- Study finds businesses are actively pursuing or ready to accelerate emissions reduction programmes, and trade policy action can accelerate this shift
- Eight actions could help adapt the complex global trading system for climate action
- Solutions to mobilise trade policy to support climate action include, reducing tariffs on climate-friendly goods, unlocking access to technology, and aligning on carbon-based trade policies
- The World Economic Forum is launching a public-private programme to continue dialogue on these issues
Geneva, Switzerland, 20 September 2021 — For businesses to reach their emission targets, the global trading system needs to adapt, and businesses are calling for the change.
These are the main findings of the Delivering a Climate Trade Agenda: Industry Insights Report released today by the World Economic Forum, in collaboration with Clifford Chance.
The six-month study is based on research and interviews with global companies, across sectors including transport, energy, manufacturing, and consumer goods. The objective of the research process was to identify necessary changes to the current global trade system and how to better incentivize and accelerate decarbonization. The resulting study outlines eight key actions that, if taken by governments and businesses, could make global trade a better enabler of climate action.
Sean Doherty, Head of International Trade and Investment said: “Traditionally, trade and climate policy-making has happened in separate silos. The urgency of the climate crisis calls for us to break down these silos through public-private cooperation in order to accelerate emissions reductions while achieving prosperity for all. The good news for policy makers is businesses are ready and willing to support this change.”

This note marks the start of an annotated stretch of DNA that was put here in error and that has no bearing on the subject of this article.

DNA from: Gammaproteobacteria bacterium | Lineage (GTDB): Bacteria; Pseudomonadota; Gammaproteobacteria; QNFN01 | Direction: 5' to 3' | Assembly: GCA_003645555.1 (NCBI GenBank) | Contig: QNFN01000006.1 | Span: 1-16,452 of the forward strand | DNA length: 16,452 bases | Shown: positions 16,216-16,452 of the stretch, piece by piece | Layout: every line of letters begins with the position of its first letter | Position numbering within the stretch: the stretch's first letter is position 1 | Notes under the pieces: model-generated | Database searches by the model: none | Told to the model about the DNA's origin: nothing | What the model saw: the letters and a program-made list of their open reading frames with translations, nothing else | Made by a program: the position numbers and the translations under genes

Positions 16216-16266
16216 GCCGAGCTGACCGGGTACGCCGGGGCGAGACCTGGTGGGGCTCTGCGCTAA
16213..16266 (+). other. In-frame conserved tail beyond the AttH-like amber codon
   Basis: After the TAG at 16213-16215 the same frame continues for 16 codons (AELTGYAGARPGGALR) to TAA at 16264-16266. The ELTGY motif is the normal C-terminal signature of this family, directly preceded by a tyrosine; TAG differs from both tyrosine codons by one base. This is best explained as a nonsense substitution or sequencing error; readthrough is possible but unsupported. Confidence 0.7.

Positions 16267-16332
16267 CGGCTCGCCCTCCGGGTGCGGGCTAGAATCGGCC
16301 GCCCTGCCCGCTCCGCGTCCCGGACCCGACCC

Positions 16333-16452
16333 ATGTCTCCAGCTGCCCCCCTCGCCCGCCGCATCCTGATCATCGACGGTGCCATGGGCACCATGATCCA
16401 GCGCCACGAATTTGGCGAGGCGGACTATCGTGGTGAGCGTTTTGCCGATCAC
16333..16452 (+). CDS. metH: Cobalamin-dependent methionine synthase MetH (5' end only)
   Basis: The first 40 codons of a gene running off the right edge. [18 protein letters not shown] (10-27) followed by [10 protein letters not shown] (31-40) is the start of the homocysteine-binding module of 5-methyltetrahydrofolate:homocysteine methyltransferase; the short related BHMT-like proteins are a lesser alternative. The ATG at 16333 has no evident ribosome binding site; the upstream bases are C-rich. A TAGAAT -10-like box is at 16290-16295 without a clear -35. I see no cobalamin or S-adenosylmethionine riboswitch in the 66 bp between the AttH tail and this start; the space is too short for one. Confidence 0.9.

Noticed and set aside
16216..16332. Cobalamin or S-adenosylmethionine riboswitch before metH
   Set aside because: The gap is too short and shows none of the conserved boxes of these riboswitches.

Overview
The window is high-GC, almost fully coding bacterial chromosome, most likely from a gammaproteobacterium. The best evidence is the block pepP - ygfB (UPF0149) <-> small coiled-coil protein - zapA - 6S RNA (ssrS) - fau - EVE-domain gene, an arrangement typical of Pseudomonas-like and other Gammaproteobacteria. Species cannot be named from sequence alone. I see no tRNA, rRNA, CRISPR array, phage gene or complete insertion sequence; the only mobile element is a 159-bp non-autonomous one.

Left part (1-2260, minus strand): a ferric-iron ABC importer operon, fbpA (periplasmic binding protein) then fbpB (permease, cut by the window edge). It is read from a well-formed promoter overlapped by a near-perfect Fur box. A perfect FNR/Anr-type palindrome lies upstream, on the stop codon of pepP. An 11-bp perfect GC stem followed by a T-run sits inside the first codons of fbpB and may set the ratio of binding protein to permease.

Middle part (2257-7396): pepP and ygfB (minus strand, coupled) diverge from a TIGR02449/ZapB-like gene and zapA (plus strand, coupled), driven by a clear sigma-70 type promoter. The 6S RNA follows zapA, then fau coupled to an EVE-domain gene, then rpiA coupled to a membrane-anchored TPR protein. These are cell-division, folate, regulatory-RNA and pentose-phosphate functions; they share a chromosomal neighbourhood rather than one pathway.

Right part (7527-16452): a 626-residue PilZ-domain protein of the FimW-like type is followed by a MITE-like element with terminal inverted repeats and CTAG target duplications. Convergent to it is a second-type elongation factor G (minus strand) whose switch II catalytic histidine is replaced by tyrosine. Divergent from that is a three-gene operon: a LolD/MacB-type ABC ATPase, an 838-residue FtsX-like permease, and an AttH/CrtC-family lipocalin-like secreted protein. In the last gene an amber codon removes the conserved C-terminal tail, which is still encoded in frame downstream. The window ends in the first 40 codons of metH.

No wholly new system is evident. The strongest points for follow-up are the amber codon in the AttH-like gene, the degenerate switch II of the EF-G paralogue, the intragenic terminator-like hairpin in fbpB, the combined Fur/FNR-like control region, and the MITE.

Jessica Gladstone, Partner at Clifford Chance said: “International trade will play a key role in achieving a just transition to a low-carbon sustainable global economy. Businesses stand ready to lead in this transition, but governments can support by ensuring the right legislative and regulatory structures are in place. Our report explores global and domestic policy actions that can create climate-friendly trade that is fair, transparent, and has technology and innovation at its core.”
Interviews revealed the following ways for trade to support businesses to decarbonize and grow sustainably:
Tariff reductions on key goods
Addressing non-tariff distortions in parallel
Phasing out fossil fuel subsidies
Building coherence around carbon-based trade policies
Supporting trade in digital and climate-related services
Encouraging climate-smart agriculture
Aligning trade agreements with climate commitments
Facilitating green investment
The chart below provides examples of how the global trading system can through continued dialogue between governments and the private sector put trade to the service of climate action.
The report includes a jointly-authored foreword by the World Trade Organization (WTO) Director General Ngozi Okonjo-Iweala and the United Nations Framework Convention on Climate Change (UNFCCC) Executive Secretary welcoming the insights from business. Major intergovernmental meetings will be held under both organisations in the last quarter of this year.
Business can take steps to encourage alignment of trade rules with climate action. The Forum is today launching a two-year work programme – titled Climate Trade Zero – to support public and private exchange on these issues as part of building a more sustainable trading system.
Many companies also recognized that the transition is taking place at different speeds and levels of intensity across countries and sectors. Interviewees highlighted the importance of providing support and incentives to developing countries, and to supply chain partners in developing countries, to undertake the investments necessary to reduce their emissions.
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